February 13, 2004

BQ

Benoît Sauvageau

Bloc Québécois

Mr. Benoît Sauvageau (Repentigny, BQ)

Mr. Speaker, a LPC national chair confirmed, in his letter of February 2002 to the current Prime Minister, that already in December 2001, the party was talking of nothing but the sponsorship program and that he had received countless e-mail messages condemning the diversion of public funds to communications firms with ties to the Liberal Party.

How can the Prime Minister continue to maintain that he was completely unaware of this problem when the LPC hierarchy at all levels could talk of nothing else?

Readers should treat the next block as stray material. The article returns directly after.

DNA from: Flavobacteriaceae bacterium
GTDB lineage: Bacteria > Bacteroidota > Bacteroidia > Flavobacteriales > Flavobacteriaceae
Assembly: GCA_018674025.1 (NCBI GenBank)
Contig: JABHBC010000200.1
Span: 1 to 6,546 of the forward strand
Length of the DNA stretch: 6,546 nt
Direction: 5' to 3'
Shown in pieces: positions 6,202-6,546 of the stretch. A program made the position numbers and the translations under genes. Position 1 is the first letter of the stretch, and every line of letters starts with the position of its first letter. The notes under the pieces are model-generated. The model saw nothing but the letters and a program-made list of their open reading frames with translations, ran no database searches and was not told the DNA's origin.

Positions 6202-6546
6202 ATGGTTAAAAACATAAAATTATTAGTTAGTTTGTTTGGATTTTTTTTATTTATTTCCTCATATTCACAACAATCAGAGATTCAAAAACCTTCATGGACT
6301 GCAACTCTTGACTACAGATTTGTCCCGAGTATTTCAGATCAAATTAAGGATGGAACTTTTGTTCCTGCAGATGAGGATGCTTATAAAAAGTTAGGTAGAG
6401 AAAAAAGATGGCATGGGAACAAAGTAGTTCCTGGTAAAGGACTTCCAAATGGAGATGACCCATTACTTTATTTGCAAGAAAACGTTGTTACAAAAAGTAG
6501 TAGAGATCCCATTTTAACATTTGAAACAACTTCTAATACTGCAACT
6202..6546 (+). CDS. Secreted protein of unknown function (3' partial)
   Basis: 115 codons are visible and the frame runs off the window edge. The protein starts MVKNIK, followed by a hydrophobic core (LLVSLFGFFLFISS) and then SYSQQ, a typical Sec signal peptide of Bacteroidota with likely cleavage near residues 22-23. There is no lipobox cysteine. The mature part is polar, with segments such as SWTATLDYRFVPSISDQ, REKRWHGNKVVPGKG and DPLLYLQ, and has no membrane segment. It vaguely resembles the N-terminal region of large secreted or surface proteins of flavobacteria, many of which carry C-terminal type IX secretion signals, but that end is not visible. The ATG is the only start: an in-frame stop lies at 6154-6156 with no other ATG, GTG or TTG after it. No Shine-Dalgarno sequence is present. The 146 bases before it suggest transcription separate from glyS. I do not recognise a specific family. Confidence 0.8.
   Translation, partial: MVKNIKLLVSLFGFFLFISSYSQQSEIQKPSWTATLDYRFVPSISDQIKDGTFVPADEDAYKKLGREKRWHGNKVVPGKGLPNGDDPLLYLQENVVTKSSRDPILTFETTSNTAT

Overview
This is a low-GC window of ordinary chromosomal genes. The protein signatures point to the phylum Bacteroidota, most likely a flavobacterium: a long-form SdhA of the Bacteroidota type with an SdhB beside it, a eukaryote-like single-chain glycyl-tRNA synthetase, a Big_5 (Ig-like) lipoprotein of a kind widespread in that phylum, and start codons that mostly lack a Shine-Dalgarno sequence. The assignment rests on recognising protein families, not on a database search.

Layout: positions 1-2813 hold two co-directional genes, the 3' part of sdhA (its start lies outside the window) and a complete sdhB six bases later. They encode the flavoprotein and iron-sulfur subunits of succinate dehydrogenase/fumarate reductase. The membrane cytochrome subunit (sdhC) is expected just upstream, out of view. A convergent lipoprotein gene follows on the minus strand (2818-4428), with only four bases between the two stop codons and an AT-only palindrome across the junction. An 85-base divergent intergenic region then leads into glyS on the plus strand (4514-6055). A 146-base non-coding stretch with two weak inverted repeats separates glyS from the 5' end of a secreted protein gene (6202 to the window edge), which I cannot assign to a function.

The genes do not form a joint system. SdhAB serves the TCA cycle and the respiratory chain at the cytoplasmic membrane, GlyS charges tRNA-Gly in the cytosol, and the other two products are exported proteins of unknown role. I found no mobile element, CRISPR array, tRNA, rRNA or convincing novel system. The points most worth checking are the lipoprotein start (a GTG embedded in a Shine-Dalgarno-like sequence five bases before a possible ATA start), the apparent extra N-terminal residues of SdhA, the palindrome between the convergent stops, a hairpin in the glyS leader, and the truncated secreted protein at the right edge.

Topic:   Oral Question Period
Subtopic:   Government Contracts
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LIB

Ralph Goodale

Liberal

Hon. Ralph Goodale (Minister of Finance, Lib.)

Mr. Speaker, beginning with the work of the Auditor General that I have referred to earlier, there was additional action taken at the time. As the hon. gentleman will recall, the program was frozen. The private agencies were fired. The cases were referred to the RCMP. There was full, ongoing disclosure made to the Auditor General. Forensic experts were called in. The no-value flowthroughs to the crown corporations were stopped. We yanked some $3 million back from many of the impugned firms.

Topic:   Oral Question Period
Subtopic:   Government Contracts
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BQ

Benoît Sauvageau

Bloc Québécois

Mr. Benoît Sauvageau (Repentigny, BQ)